Robin Redbreast

Robin Redbreast
Birds can represent the fluttering, darting thoughts of intuition. This is why little birds helped Cinderella help herself.

Tuesday, October 11, 2011

Cinderella #280: My First Fairy Tales Storybook with CD


Cinderella #280: My First Fairy Tales Storybook with CD
Illustration by Blundell, K. 
Once upon a time, "there was a pretty girl called Cinderella. She lived with her stepmother and two ugly stepsisters." Of course, since Cinderella was more beautiful than any of them, and kind as well, they did not like her. They made her do all of the work, scrubbing the floor and tending the fire. One exciting day, there came an invitation from the Prince.  "There was to be a ball. Every girl in the land could go." But that's not what Cinderella's stepsisters told her. They said that since her clothes were so raggedy they would not let her go. Still, she helped her sisters get ready to go. She really did her best with the hairbrush and a bit of make-up, but "it was no good". She couldn't make her sisters look pretty because "they were just too ugly".  After they had gone off and left Cinderella home crying, something happened! There was a voice, saying, "Don't cry." It turned out to be Cinderella's fairy godmother, who promised that she could go the ball. First, she needed "a pumpkin...six white mice", two rats, "and a frog". So Cinderella went to the garden and got them. Then "the fairy godmother waved her magic wand.  The pumpkin turned into a coach.  The mice turned into horses.  The two rats turned into footmen. The frog turned into a driver." And the fairy changed Cinderella's dress into a fancy gown.   Then she said, "Be home before midnight.  The magic ends at midnight." And Cinderella promised to be home before midnight. When she got to the ball ,the prince said to her," Please dance with me." So she did. She looked so beautiful that even her own stepsisters did not recognize her. Then the clock struck  the first of twelve BONGS! Then Cinderella ran and ran. "She lost her shoe. The prince picked it up. The coach turned back into a pumpkin." The gown turned into an old dress again, and the frog hopped away.  Then the Prince said that "every girl in the land" must try on the shoe he had found. Cinderella's stepsisters tried to get the shoe onto their feet, but it did not fit. "At last, Cinderella tried on the shoe. It did fit!" Then Cinderella and the prince were married, and they lived happily ever after.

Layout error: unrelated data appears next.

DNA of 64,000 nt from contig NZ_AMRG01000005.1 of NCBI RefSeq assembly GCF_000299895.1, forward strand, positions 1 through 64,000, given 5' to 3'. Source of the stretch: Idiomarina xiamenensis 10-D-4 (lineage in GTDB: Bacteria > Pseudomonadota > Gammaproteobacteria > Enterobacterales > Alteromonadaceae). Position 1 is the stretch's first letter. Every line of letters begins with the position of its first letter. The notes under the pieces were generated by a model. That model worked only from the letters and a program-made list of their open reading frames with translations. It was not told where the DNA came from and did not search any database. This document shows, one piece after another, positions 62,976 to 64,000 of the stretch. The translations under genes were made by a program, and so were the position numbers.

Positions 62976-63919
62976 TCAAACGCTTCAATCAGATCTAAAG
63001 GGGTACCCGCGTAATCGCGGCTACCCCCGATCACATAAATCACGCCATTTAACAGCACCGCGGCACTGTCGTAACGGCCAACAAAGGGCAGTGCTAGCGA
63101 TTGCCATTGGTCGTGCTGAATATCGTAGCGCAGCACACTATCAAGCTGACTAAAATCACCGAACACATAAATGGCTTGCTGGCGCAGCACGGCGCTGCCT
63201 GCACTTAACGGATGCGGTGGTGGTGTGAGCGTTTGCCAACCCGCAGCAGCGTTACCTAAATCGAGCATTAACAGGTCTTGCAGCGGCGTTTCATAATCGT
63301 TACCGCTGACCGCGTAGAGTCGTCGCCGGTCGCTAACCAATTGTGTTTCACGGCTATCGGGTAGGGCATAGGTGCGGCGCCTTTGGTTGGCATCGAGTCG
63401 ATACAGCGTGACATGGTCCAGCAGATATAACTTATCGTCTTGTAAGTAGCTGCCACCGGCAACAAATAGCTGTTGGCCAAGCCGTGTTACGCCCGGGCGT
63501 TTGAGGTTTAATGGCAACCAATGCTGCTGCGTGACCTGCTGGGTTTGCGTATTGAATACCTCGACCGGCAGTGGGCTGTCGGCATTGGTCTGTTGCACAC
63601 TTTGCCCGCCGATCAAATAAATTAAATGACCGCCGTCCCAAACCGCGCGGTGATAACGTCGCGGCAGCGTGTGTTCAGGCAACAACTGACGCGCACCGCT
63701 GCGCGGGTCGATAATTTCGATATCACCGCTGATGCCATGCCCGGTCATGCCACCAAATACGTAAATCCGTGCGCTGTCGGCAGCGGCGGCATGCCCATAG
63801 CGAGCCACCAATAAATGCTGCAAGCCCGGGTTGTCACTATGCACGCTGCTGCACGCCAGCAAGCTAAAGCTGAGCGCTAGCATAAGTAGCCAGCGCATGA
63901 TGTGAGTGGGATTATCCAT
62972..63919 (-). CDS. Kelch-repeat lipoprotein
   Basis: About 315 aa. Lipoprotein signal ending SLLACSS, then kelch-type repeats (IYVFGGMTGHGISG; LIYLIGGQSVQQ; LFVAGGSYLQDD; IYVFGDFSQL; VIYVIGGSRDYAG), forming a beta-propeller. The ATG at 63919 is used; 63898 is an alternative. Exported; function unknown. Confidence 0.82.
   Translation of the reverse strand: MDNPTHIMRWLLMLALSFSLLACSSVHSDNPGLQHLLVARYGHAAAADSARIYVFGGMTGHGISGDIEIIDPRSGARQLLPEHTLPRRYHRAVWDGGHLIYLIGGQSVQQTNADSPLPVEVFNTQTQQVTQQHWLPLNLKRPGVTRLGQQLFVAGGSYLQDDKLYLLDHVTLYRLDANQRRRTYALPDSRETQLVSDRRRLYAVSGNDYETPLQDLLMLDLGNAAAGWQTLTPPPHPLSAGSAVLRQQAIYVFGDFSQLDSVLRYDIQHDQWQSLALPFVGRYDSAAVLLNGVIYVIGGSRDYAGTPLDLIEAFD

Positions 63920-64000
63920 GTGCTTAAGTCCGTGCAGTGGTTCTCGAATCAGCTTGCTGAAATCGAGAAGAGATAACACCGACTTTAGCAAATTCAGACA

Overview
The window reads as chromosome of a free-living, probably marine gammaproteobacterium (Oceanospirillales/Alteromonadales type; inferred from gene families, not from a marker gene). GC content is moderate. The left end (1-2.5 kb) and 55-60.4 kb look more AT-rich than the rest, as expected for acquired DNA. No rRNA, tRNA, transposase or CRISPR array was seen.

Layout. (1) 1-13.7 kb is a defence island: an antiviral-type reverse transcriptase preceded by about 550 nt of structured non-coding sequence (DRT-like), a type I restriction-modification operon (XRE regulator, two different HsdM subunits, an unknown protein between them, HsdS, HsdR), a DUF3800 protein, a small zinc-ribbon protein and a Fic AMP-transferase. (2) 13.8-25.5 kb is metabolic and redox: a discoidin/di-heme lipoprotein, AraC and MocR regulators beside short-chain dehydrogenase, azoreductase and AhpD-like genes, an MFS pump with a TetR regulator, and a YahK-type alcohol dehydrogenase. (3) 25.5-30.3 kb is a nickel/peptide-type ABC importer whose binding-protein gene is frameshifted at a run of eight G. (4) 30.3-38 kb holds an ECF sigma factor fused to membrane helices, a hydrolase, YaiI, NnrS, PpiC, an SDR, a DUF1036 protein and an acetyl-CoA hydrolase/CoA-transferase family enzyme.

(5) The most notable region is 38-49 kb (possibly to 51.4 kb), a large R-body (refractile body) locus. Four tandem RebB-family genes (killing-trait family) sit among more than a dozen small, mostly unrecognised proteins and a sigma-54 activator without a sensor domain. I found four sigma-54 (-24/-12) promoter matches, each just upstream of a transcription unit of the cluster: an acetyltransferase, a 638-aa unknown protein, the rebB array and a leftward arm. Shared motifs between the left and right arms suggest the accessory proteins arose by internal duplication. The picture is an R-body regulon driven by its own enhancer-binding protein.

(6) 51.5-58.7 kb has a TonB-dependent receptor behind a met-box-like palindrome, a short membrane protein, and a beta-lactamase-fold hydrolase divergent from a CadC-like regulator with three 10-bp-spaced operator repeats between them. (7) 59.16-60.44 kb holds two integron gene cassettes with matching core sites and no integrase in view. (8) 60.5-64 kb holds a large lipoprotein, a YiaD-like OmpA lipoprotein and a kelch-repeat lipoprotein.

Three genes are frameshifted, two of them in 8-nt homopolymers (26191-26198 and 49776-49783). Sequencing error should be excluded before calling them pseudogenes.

From: Cinderella Parragon, UK (2009) retold by Golstock, G. and illustrated by Blundell, K. Language consultant: Betty Root
Notes: This is another one of those books that I might have dismissed as too cutesy. But I read it, and saw immediately the care taken in putting together a true "easy-reader". This is a great choice for children who are just able to read; the dialogue balloons in the pictures make for fun reading. 

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